The jatropha plant, a succulent native to central America, has the potential to become one of the most important biodiesel fuels of the 21st century. Jatropha biofuel has become a hot, hot, hot commodity for three particular reasons:
Jatropha processing is minimal so it’s fast and easy to create as a viable fuel …
Because of the minimal processing, it’s cheap to produce …
It can be used to replace any kind of diesel fuel on the market …
What, EXACTLY, Are Biodiesel Fuels?
There are two important facts we need to know about biodiesel fuels:
1. They’re made primarily from oily plants – and the jatropha is certainly one of those – although there is minor products from other oils, like the frying oils left over from fast food restaurants and other sources.
2. They’re usually blended with, rather than as 100% replacements for, petroleum fuels.
Jatropha plants have a lot of wonderful qualities that make them a farmer’s dream:
Jatropha is very tough and robust.
It can grow in very dry conditions and doesn’t need lots of water [a common characteristic of a succulent plant]
It can survive, in most conditions, on rain only – no irrigation needed.
It needs very little TLC – tender loving care – and can be mostly neglected.
It can withstand a wide variety of temperatures: from very high heat to light frosts.
The Jatropha can grown in saline [salty] conditions.
It doesn’t need fertile ground, soil that is loaded with vitamins and nutrients, to grow.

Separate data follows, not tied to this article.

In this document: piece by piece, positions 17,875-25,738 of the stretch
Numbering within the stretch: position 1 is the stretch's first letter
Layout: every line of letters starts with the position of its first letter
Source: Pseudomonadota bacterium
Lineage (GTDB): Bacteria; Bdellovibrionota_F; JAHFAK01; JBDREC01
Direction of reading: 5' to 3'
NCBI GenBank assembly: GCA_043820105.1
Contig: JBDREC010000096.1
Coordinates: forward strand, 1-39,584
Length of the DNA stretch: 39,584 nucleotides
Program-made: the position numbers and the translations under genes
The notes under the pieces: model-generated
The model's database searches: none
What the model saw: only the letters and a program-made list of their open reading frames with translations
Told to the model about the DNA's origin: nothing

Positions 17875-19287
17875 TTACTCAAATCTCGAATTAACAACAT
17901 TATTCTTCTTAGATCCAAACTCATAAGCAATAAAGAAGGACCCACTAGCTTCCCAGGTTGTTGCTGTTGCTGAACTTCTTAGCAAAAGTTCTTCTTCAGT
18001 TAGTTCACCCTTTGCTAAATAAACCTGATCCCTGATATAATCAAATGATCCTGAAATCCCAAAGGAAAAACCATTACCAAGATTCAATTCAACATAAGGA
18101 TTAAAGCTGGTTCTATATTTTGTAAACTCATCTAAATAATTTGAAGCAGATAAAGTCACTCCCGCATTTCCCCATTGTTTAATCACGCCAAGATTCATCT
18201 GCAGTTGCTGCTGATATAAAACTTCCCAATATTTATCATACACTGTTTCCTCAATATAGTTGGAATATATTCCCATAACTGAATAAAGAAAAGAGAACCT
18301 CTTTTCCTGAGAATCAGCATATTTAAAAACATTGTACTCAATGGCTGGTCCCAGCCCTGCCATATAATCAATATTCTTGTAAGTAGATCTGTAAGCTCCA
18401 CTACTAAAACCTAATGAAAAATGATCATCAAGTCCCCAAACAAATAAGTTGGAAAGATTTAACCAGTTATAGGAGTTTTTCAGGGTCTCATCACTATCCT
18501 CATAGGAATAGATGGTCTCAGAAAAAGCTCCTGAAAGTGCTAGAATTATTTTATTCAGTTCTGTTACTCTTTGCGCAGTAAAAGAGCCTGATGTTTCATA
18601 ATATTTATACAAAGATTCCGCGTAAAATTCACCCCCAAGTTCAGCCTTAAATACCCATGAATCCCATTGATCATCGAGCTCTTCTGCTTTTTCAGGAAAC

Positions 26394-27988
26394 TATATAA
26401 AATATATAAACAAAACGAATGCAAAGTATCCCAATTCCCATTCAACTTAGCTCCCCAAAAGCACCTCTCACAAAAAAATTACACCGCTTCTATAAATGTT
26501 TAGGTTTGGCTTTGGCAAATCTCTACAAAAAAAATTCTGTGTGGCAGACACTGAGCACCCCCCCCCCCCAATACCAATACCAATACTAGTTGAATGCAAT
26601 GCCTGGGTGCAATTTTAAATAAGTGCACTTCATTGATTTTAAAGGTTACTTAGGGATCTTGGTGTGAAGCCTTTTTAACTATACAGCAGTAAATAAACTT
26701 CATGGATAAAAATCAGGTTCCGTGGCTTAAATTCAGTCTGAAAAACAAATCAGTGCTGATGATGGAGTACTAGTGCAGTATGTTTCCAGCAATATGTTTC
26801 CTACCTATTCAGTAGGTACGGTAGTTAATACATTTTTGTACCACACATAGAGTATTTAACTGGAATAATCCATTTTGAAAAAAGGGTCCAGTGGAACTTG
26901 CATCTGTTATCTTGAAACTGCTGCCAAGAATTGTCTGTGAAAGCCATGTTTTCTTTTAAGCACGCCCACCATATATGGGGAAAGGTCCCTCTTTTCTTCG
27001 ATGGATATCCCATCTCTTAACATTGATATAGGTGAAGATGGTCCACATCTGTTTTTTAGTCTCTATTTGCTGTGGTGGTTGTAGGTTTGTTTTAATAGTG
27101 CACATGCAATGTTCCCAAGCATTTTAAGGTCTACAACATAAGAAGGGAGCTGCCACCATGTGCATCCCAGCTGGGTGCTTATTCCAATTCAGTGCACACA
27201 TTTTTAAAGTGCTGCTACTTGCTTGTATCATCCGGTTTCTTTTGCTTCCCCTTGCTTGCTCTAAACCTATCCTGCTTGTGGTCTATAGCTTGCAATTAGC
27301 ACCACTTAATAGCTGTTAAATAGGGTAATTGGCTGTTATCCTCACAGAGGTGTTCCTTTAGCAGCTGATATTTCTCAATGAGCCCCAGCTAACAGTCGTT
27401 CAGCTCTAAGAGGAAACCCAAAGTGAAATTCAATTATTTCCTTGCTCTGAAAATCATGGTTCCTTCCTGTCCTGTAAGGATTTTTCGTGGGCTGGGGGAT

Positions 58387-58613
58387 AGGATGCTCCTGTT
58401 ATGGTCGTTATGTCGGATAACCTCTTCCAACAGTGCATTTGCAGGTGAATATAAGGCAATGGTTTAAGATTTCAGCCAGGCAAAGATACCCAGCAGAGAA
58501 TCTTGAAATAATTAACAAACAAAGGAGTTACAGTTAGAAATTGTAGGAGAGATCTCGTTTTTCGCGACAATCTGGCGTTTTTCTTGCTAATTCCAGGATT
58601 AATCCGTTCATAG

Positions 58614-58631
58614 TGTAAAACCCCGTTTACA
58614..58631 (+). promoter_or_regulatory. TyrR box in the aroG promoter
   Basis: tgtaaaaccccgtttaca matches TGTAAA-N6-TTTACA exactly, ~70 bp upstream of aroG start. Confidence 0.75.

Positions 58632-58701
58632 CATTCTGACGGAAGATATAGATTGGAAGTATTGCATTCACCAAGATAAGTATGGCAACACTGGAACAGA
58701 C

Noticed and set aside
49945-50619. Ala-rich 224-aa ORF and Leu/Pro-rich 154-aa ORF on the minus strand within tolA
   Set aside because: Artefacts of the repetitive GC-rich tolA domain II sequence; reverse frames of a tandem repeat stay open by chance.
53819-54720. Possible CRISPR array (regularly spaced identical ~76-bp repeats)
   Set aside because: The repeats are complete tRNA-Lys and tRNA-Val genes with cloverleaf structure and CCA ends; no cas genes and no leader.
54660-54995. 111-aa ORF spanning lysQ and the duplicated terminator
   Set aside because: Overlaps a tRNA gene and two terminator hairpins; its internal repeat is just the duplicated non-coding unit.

With its high concentration of oil, it can product up to 1,600 gallons of diesel fuel per acre per year.
The nutrient-rich soils can be reserved for tougher-to-grow food crops. In fact, these wonderful plants can be grown among food crops.
Jatropha Biodiesel Advantages That Make It A Biofuel Dream!
Japtopha production is exciting for multiple reasons – all of them good for the environment. Jatropha oil is plentiful in the plant. Jatropha seeds will release up to 40% of its content as oil. And what’s marvelous is that this oil needs no processing at all! This is in contrast to petroleum fuel which requires heating and processing. The concentration of oil means that Japtopha can be crushed and its oil extracted – and used immediately in a diesel powered engine. This isn’t only cheap, but it also saves on energy needed to produce the biofuel and there are no harmful emissions.
After the oil is extracted, the pulp can be used as both a fertilizer and an insecticide.
Airline Tests of Jatropha Biofuel
In 2008, Air New Zealand tested Jatropha seeds by mixing it half and half with regular jet fuel. This was used to power one of the engines in a 747. The results were thrilling because the Jatropha biofuel easily handled the pressures unique to high altitude flying. On January 07, 2009 Continental Airlines used a mixture of Jatropha oil & algae in one engine of a two engine Boeing jet, and that test was also successful.
Obviously, these jet tests are imporant because the demands of engines in smaller vehicles, like cars or construction equipment, are much less than those of a jet engine.
The Jatropha Curcas is fast becoming one of the Super Stars of biodiesel fuels and we can expect to have many Jatropha plantations and Jatropha plantations in our future. Always keep in mind that this is a biofuel plant that does not pollute!